Molten bronze is poured into this mold and hardens quickly. The plaster is broken away, revealing your model. Raw Bronze is briefly tumbled. Polished Bronze is carefully cleaned and hand-polished. Please be aware that polishing can wear down very fine details and edges.



You could find these items on our Shapeways shop by the name Aop_Aur.

As for the 1/350 scale version, I'll rescale the new design and update the model, which is currently disabled for buying, but all sorts of works are flooding our schedule at the moment (art competition works, academic exams preparation, and piano practicing.)

Regards,
Aur

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PostPosted: Sun Feb 18, 2018 1:22 pm 
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Location: One valley over from Hayward fault.
In the floating drydock plans for USS Missouri, there is a box labeled “carbon arc locker” next to every 24” and 36” search light. I assume these contain spare carbon tips for electric arc mechanism for the search light.

Does anyone have a picture of such a locker? I want to know their shape and whether they are mounted on the deck or the bulkhead.

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PostPosted: Sat Feb 24, 2018 1:58 pm 
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Does anyone know how the Iowa davits operated? Every picture I have seen of them has been in the up position.

This looks like the locking mechanism. Presumably the springs are to minimize impact if raised to aggressively. The thing above the springs looks like a latch that keeps the davit in the up position. I cannot tell where the break point is. I suspect that the davit has been welded in the up position (the four bars around the spring?).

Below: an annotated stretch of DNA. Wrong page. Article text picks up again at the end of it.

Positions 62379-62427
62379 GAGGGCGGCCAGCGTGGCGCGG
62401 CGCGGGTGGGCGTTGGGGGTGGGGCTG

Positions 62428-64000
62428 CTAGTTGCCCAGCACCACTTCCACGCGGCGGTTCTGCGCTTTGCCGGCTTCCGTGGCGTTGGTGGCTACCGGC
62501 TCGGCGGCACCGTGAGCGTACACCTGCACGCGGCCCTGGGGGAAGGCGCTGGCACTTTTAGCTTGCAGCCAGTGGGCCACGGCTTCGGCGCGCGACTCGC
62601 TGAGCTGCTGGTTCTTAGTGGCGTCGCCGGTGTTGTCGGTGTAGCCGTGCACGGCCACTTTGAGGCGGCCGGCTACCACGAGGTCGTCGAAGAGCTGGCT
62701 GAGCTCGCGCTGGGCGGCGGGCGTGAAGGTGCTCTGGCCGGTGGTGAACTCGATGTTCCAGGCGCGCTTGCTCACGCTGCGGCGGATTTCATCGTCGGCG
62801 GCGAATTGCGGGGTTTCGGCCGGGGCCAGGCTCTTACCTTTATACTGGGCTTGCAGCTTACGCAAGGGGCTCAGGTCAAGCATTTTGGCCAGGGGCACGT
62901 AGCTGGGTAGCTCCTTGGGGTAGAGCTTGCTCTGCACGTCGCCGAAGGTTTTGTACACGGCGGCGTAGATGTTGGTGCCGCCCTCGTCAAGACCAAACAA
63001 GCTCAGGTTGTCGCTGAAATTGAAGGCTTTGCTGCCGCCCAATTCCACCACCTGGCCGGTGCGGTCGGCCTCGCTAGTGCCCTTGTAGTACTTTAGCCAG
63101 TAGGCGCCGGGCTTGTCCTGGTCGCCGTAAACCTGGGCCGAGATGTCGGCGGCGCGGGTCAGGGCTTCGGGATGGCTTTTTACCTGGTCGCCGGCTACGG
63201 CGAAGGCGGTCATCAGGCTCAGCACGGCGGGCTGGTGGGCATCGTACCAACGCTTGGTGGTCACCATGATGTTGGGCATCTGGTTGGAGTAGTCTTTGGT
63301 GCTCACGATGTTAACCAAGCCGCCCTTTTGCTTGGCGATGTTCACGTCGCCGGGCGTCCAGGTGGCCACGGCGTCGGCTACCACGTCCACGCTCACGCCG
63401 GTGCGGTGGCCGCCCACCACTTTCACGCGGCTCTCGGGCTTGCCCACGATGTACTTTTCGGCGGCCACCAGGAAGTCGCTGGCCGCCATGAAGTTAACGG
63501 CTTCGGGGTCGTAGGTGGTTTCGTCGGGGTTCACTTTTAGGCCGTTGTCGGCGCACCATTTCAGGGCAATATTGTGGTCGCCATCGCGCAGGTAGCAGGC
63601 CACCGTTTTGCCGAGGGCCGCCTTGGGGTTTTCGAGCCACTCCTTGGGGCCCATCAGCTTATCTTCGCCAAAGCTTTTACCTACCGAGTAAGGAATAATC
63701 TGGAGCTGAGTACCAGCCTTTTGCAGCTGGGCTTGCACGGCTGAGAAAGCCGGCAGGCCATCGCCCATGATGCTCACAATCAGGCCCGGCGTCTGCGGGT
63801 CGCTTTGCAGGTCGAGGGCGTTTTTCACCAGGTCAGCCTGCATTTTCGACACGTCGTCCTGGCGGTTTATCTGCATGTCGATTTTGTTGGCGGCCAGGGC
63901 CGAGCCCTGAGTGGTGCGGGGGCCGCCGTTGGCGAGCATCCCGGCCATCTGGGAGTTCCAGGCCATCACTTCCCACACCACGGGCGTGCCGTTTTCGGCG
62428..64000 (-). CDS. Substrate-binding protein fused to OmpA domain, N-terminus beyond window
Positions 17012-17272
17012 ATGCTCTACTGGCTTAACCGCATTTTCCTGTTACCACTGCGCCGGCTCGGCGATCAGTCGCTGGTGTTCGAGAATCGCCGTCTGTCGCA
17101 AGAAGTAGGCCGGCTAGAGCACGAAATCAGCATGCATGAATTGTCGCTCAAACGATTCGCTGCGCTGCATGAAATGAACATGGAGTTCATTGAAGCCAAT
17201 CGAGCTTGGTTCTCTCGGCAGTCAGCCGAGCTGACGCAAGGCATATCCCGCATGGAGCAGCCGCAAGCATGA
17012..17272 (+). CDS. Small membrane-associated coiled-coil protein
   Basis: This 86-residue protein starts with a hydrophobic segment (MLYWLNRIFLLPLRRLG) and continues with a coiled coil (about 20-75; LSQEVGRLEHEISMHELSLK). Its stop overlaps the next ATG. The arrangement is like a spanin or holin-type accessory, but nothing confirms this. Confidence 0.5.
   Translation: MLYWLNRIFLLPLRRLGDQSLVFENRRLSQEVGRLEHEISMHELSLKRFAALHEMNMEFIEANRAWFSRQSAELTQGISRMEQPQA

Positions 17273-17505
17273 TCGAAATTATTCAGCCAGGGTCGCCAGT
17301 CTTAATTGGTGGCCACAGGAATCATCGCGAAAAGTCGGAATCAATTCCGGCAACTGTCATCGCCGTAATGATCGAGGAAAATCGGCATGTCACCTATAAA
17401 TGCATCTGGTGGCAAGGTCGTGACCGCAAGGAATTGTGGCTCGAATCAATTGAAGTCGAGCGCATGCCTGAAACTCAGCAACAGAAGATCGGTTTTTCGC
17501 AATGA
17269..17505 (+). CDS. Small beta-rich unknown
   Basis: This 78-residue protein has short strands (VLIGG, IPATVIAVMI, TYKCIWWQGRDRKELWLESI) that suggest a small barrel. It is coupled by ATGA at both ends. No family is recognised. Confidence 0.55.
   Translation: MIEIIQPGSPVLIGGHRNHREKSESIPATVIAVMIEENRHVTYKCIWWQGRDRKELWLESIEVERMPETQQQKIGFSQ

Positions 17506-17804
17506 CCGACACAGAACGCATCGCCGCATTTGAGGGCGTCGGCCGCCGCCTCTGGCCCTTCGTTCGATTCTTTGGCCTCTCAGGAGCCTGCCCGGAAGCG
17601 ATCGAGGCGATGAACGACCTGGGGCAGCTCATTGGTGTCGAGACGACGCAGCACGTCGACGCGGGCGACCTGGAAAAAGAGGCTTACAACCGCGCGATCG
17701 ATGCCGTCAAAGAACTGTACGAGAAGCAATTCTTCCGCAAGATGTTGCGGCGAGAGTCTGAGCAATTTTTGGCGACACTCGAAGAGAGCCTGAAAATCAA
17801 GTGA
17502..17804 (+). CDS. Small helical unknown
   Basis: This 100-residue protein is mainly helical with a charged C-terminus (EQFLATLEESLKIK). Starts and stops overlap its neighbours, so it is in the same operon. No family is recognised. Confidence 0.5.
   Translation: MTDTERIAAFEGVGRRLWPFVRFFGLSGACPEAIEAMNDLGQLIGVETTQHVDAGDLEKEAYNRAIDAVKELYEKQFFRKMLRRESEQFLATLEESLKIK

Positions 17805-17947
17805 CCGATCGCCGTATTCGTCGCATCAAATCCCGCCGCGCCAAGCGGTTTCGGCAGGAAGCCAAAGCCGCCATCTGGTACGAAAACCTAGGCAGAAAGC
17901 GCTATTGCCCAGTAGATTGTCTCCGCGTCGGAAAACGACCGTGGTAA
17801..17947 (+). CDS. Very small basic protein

Attachment:
Upload.JPG
Upload.JPG [ 154.58 KiB | Viewed 991 times ]


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PostPosted: Sun Feb 25, 2018 12:14 am 
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Location: Fullerton, CA
The top "bent " piece is the davit lock, you can see the pivot point attached to the holding bracket.
It falls into a hook on the moving part of the davit

http://www.navsource.org/archives/01/016154c.jpg

The Spring is attached to the holding bracket and the spring retainer acts as the buffer stop against the davit.

The straps that are welded between the two parts are not part of the system but part of the mothballing process.
These would need to be removed for the davit to work.

James


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PostPosted: Thu Mar 01, 2018 10:44 pm 
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I am looking for clear pictures of the antennas on the MK 37 directors in their modern configuration on the New Jersey.


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PostPosted: Fri Mar 02, 2018 10:01 am 
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Here's one I took five years ago.

Attachment:
NJ Modern Mk 37.JPG
NJ Modern Mk 37.JPG [ 196.66 KiB | Viewed 794 times ]


Boy... the picture size limitation had me going back and editing 4 times before I got it right.


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PostPosted: Fri Mar 02, 2018 10:47 am 
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Location: Yorktown, Indiana, USA
Builder 2010 wrote:
Boy... the picture size limitation had me going back and editing 4 times before I got it right.


+1 FWIW. Another user who shares your frustration.


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PostPosted: Sun Mar 04, 2018 11:10 pm 
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Location: One valley over from Hayward fault.
Does anyone have clear picture showing the port side of aft end of the Missouri's superstructure during 1945? I want to verify the configuration of drain pipes, cable conduits and the perforated reinforcing beams around the aft air defence platform, and whether there was indeed a ladder on both sides from superstructure level 2 to level 3 just ahead of the aft air defence platform.

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PostPosted: Mon Mar 05, 2018 5:54 am 
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Chuck,

See if this is what you're looking for:
Attachment:
BB63 Port Side 1945.jpg
BB63 Port Side 1945.jpg [ 127.48 KiB | Viewed 677 times ]

Hope that helps!

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Builder's yard:
USS NEW JERSEY (BB-62) 67-69 1:200
USS PENNSYLVANIA (BB-38) Late 1940 1:200
USS STODDARD (DD-566) 66-68 1:144
Finished:
USN Sloop/Ship PEACOCK (1813) 1:48
ROYAL CAROLINE (1748) 1:47
AVS (1768) 1:48